Buddle took a keen interest in education and was a member of the Senate of the University of New Zealand from 1874 until 1880 and served on the Council of Auckland University College. He died at Grafton Road, Auckland, on 26 June 1883.

In September 1839, at Barnard Castle, Durham, Buddle married Sarah, daughter of William Dixon, and, by her, he had five sons and five daughters.

In his day Buddle was noted for his knowledge of Maori traditions and folklore. Although he was often consulted when Grey was compiling his Polynesian Mythology, Buddle never published any detailed study in this field. The Aborigines of New Zealand, two lectures which he delivered in 1851, contain much interesting material which he had gathered from Maoris who had grown up in pre-European times. In 1873 he delivered two lectures on the theme Christianity and Colonisation Among the Maoris. In these Buddle summed up the impact of Christianity upon Maori tribal life. After referring to the various benefits introduced by the missionaries he offered the following conclusion: “The fact is we have expected too much, we have looked for civilisation equal to our own. We forget how many centuries it took the European race to reach its present elevation; yet we have expected the Maoris to overtake us in half a century.”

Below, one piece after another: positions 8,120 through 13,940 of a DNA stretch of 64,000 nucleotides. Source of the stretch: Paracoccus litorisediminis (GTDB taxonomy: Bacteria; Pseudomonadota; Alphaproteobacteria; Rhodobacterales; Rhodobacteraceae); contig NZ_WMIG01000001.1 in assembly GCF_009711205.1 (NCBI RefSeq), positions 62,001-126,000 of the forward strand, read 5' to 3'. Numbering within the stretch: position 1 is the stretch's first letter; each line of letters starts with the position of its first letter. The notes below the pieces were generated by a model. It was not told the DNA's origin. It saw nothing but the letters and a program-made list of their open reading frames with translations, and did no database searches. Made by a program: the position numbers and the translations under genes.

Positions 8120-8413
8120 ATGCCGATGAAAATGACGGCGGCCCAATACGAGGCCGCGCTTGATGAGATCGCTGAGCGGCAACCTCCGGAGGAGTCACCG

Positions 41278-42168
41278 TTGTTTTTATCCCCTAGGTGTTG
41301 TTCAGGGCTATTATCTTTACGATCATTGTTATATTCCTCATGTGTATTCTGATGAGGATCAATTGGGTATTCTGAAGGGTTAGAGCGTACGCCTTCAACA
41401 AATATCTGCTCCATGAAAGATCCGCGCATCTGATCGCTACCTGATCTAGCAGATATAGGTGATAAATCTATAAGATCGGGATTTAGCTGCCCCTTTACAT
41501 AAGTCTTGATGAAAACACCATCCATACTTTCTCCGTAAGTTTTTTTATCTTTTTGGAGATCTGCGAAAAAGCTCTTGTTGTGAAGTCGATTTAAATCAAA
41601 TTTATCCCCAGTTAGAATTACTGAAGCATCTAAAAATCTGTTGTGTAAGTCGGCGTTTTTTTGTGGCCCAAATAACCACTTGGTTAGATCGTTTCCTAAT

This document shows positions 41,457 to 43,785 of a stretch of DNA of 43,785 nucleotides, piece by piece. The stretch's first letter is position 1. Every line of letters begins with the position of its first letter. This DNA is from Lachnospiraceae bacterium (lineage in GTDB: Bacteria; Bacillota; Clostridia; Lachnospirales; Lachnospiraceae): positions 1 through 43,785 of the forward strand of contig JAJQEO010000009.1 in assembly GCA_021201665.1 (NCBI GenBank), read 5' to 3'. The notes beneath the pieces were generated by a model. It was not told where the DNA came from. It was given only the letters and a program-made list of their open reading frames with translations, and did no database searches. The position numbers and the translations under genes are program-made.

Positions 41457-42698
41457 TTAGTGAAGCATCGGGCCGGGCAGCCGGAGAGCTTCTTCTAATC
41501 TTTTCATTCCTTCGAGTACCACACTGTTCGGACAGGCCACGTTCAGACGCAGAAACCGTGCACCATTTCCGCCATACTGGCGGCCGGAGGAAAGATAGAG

by Bernard John Foster, M.A., Research Officer, Department of Internal Affairs, Wellington.

  • Transcript of Thomas Buddle's Diary 13 June, 1840 – 29 December, 1840. Turnbull Library
  • The Maori King Movement, Buddle, T. (1860)
  • Supplements to the “Nelson Evening Mail”, 23, 30 Aug 1873, “Christianity and Colonisation Among the Maoris”, Buddle, T.


Bernard John Foster, M.A., Research Officer, Department of Internal Affairs, Wellington.